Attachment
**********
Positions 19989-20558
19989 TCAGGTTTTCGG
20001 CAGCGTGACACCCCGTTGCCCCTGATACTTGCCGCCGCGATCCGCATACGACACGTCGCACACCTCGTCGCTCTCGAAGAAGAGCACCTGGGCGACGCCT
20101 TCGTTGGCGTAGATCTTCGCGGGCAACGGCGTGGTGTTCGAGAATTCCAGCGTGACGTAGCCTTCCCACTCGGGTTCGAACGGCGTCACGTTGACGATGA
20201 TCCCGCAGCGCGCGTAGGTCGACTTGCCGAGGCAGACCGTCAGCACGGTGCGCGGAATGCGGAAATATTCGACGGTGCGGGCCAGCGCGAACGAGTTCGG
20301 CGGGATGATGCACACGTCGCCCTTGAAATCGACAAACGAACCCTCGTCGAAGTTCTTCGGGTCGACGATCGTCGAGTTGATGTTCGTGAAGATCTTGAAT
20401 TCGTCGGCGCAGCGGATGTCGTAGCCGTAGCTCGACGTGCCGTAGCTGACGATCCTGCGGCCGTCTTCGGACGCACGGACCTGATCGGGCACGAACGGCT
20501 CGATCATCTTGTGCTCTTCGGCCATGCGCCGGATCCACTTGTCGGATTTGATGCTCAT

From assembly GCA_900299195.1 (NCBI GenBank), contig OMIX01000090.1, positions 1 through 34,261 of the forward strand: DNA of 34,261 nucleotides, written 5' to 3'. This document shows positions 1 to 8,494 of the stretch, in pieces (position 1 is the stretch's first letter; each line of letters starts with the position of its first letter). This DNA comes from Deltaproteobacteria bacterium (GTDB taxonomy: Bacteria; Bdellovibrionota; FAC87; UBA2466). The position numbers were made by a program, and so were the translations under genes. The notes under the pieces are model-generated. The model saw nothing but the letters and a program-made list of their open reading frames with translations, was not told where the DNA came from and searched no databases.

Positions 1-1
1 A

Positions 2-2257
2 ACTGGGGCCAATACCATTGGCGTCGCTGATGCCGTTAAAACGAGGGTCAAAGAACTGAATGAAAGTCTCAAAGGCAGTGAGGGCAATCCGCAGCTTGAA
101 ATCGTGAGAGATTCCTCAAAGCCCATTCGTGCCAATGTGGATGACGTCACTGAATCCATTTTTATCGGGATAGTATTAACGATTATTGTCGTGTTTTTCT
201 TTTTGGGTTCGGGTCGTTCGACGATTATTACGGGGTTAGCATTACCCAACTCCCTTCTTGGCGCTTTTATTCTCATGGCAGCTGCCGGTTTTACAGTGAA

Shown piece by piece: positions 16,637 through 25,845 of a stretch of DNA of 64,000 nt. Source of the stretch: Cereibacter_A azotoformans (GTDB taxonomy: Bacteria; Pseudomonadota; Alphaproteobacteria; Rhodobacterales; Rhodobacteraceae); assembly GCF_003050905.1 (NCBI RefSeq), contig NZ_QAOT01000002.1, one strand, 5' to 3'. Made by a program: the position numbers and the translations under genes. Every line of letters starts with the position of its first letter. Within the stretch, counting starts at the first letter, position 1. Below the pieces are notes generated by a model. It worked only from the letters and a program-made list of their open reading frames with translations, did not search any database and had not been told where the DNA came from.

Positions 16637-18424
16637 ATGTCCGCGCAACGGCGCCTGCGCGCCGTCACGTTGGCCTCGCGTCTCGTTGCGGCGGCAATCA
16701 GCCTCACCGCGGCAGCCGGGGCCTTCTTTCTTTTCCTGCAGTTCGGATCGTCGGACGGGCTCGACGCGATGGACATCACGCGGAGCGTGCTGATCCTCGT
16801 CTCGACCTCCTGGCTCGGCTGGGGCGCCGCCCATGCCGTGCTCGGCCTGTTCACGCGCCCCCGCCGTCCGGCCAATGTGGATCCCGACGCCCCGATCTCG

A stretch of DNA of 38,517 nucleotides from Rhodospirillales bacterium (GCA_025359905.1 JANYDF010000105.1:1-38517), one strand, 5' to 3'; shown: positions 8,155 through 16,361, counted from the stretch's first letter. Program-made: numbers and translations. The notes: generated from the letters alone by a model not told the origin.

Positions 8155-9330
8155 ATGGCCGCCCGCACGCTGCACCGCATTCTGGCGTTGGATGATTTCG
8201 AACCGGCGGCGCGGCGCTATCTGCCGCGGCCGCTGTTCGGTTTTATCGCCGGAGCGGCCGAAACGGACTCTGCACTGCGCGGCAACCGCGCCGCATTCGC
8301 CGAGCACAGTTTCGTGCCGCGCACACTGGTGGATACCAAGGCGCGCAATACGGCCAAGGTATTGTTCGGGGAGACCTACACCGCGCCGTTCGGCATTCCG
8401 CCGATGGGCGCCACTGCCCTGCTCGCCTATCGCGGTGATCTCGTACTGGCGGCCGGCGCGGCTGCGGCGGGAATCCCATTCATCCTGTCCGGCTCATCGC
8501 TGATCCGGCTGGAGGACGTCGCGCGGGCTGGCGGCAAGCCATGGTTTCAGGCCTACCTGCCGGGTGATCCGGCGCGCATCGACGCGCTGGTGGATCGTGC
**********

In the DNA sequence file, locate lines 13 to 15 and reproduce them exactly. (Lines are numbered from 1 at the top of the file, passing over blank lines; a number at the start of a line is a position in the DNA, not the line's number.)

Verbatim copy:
2 ACTGGGGCCAATACCATTGGCGTCGCTGATGCCGTTAAAACGAGGGTCAAAGAACTGAATGAAAGTCTCAAAGGCAGTGAGGGCAATCCGCAGCTTGAA
101 ATCGTGAGAGATTCCTCAAAGCCCATTCGTGCCAATGTGGATGACGTCACTGAATCCATTTTTATCGGGATAGTATTAACGATTATTGTCGTGTTTTTCT
201 TTTTGGGTTCGGGTCGTTCGACGATTATTACGGGGTTAGCATTACCCAACTCCCTTCTTGGCGCTTTTATTCTCATGGCAGCTGCCGGTTTTACAGTGAA